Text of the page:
Sure, home building is another feast-or-famine cyclical industry. And, while the 104.7% rise in PHM stock over the past year captured much of this change in fundamentals, at just 8.5x forward earnings, there may be some value left on the table. Even as rising interest rate concerns cast doubt on how much longer the boom in the residential housing market can last.

There are some signs that the recent strength in home building is starting to fade. As of this writing, the stock’s also showing signs of pulling back below $50 per share. But, despite this temporary volatility, continued strength in the housing market could pave the way for further gains this year.

Sprouts Farmers Market (SFM)

SFM stock
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This grocery store chain’s shares pulled back in mid-2020, as the early pandemic stockpiling trend that boosted the stock faded. But, SFM stock has started to bounce back in a big way. In the past month, shares are up more than 32%.

This may be due to short-squeezing (17.8% of its float has been sold short). Or a sudden revived interest in grocery plays. Yet, no matter the reason, Sprouts Farmers Market remains cheap relative to its potential growth. In early March, I made the case why shares could climb to $32.80 per share on earnings growth alone. Even if the stock doesn’t benefit from any multiple expansion.

But, with its forward P/E rising from 11.9x to 15x, a leveling up in its valuation has suddenly happened. Even so, more runway remains. As seen from its stunning earnings beat last quarter, projections for the coming year may be underestimating its true potential.

If Sprouts continues to hit the higher end of estimates (or even better), it’s clear there’s a pathway for shares in this growing company to continue on their way to $40 per share. Add in its longstanding status as a takeover target, and there are many factors that could help put more points into SFM stock.

Cheap Stocks: ViacomCBS (VIAC)

Cheap Stocks: VIAC stock
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As you may know, VIAC stock has been hammered in recent days, due to the unwinding of Archegos Capital. The sudden liquidation of its positions is what’s largely behind the stock’s sudden drop, from over $100 per share, to around $44.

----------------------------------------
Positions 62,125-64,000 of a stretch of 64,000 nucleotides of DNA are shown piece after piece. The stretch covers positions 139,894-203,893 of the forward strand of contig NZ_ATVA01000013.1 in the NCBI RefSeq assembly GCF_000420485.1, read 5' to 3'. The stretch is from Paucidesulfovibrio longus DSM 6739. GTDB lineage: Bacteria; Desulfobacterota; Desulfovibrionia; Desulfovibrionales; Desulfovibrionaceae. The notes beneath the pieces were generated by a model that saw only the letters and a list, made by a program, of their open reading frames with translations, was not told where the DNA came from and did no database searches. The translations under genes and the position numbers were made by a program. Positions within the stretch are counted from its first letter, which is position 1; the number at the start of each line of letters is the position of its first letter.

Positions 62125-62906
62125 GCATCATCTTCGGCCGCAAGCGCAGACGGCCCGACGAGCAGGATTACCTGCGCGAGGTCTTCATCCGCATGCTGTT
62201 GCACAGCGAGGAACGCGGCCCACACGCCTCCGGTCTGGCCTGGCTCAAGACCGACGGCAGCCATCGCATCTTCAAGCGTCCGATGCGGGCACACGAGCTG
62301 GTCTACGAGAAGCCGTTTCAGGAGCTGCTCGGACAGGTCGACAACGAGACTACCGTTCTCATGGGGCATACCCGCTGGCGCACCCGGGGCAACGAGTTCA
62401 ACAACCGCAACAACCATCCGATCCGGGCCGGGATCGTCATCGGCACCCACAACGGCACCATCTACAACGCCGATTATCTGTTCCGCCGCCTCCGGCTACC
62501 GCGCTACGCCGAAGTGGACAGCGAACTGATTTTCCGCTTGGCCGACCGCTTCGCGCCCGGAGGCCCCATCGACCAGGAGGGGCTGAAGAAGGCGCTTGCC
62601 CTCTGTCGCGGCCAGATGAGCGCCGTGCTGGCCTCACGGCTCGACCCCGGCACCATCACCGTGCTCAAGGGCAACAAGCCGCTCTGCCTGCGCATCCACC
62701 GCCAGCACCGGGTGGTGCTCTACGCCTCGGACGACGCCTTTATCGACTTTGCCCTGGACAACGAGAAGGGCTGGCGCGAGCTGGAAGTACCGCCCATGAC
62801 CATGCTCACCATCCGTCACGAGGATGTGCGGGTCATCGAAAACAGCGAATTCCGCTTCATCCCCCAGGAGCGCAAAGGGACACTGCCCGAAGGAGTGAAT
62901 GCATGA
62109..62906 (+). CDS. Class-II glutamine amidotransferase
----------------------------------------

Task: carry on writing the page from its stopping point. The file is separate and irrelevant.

But, for investors who have yet to buy it, short-term volatility may be your friend here with ViacomCBS stock. While the aforementioned family office blow-up may have taken the wind out of what’s been a stock with incredible momentum, shares in the media conglomerate have fallen back to a more-than-reasonable valuation.

As we’ve seen in recent months, this company, previously viewed as a dinosaur in the age of Netflix (NASDAQ:NFLX), has reinvented itself as a streaming play. Sure, it’s status as a short-squeeze stock played a role in its massive run-up in early 2021. But, the tailwinds from its PlutoTV ad-supported streaming platform, and its Paramount+ subscription-based platform have been the driver in the dramatic change in investor sentiment for ViacomCBS shares.

Now, the dust may not have settled just yet with the Archegos incident. But, trading for just 11.9x forward earnings, and the potential for its streaming tailwinds to help it beat earnings projections in the next year, now may be the time to buy the dip with VIAC stock.

On the date of publication, Thomas Niel did not (either directly or indirectly) hold any positions in the securities mentioned in this article.

Thomas Niel, a contributor to InvestorPlace, has written single stock analysis since 2016.

Article printed from InvestorPlace Media, https://investorplace.com/2021/04/7-cheap-stocks-growing-tailwinds/.